Joint Pain Signs You Shouldn’t Ignore

knee pain

As you swing your legs to get out of bed in the morning, you feel an ache in your knee, as usual. You’re determined to tough it out … but should you?

Brett Crist, MD, a surgeon at MU Health Care’s Missouri Orthopaedic Institute, said many people suffer unnecessarily from joint pain.

Brett Crist, MD
Brett Crist, MD

“People should be evaluated earlier rather than later if they have consistent joint pain, or feel like their joint gets stuck with a feeling of catching or locking,” Crist said. “If you feel like you are going to fall or you can’t move your joint, it’s time to come in.”

In a case where you have already fallen or injured yourself, monitor your symptoms.

“If you can’t put pressure on your leg immediately after an injury, then you should go to the ER because you may have broken something,” Crist said. “At least consult your doctor to determine a plan.”

Your doctor will evaluate your symptoms to determine a plan. Nonsurgical options such as physical therapy will be suggested for symptom relief. In some cases, surgery will be recommended for a better quality of life.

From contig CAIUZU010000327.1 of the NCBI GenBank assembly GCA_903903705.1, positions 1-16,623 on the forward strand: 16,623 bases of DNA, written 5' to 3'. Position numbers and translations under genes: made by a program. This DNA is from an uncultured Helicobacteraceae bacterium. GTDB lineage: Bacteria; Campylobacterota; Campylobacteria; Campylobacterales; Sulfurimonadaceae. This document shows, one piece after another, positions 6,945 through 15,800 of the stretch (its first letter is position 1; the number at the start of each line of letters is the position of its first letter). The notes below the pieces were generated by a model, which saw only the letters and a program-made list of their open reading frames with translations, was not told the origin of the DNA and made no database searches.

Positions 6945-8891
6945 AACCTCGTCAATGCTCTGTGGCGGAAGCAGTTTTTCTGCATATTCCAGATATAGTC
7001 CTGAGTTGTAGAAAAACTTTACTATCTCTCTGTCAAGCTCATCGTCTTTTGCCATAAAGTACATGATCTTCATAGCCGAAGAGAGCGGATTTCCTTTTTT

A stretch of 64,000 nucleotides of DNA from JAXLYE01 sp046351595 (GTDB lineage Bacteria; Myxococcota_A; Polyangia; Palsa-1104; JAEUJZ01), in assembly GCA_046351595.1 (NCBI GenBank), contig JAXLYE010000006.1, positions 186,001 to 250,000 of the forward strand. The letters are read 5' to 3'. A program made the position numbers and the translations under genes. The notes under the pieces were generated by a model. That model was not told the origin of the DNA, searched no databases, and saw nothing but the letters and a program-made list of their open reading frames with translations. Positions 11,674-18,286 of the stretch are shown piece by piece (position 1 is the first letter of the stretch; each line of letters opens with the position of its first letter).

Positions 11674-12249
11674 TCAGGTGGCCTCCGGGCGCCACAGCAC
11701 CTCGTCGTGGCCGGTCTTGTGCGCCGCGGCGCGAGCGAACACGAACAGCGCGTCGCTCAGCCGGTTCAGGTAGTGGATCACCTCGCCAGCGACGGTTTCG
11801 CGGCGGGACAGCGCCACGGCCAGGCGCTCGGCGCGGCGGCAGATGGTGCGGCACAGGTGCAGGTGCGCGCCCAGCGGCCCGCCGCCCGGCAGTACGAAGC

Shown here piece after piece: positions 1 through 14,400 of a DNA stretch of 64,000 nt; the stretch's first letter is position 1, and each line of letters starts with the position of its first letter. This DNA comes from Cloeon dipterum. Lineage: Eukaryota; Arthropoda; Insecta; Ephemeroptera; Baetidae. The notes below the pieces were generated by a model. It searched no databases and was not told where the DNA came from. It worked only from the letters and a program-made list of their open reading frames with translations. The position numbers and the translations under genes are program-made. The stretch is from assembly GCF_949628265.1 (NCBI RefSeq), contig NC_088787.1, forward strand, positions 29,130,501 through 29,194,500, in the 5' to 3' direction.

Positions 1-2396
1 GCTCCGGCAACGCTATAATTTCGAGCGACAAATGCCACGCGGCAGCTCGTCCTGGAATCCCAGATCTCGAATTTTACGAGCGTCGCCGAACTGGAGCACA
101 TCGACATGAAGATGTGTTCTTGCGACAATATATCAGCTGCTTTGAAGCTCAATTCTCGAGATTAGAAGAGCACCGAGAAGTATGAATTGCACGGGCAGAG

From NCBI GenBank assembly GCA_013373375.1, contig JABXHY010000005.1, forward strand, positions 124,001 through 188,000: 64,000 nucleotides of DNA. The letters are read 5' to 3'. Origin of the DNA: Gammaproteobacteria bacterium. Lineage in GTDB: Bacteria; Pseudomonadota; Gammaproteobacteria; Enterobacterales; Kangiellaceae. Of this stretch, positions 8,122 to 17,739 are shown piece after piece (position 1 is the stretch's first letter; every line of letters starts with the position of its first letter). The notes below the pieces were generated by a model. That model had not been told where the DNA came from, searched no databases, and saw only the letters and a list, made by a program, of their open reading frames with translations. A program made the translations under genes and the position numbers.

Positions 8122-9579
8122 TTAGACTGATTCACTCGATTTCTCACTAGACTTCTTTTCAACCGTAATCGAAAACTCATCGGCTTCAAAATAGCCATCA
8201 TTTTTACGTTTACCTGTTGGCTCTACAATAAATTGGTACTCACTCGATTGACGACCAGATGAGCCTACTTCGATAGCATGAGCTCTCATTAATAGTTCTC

“After I perform a surgery, such as a hip replacement, I always ask patients how they feel,” Crist said. “They always say that their nagging toothache-like pain is significantly better. They still have some recovery pain after surgery, but over time, with doing their recovery exercises, it goes away.”

Starting a new exercise routine can cause soreness and aches initially, but they shouldn’t persist. If you’re experiencing hip and knee pain with swelling that won’t go down after a day or two of rest, ice and ibuprofen, call your doctor to determine next steps. If the pain is not interfering with your daily life and goes away with rest, Crist suggested taking more time to see how the pain progresses before acting.

Quick Checklist

Visit your doctor if you feel any of the following pain symptoms:

  • Feeling of catching or locking in a joint
  • Pain doesn’t go away with rest
  • Pain gets progressively worse
  • Unable to put pressure on your leg after an injury
Learn More

Read more stories like this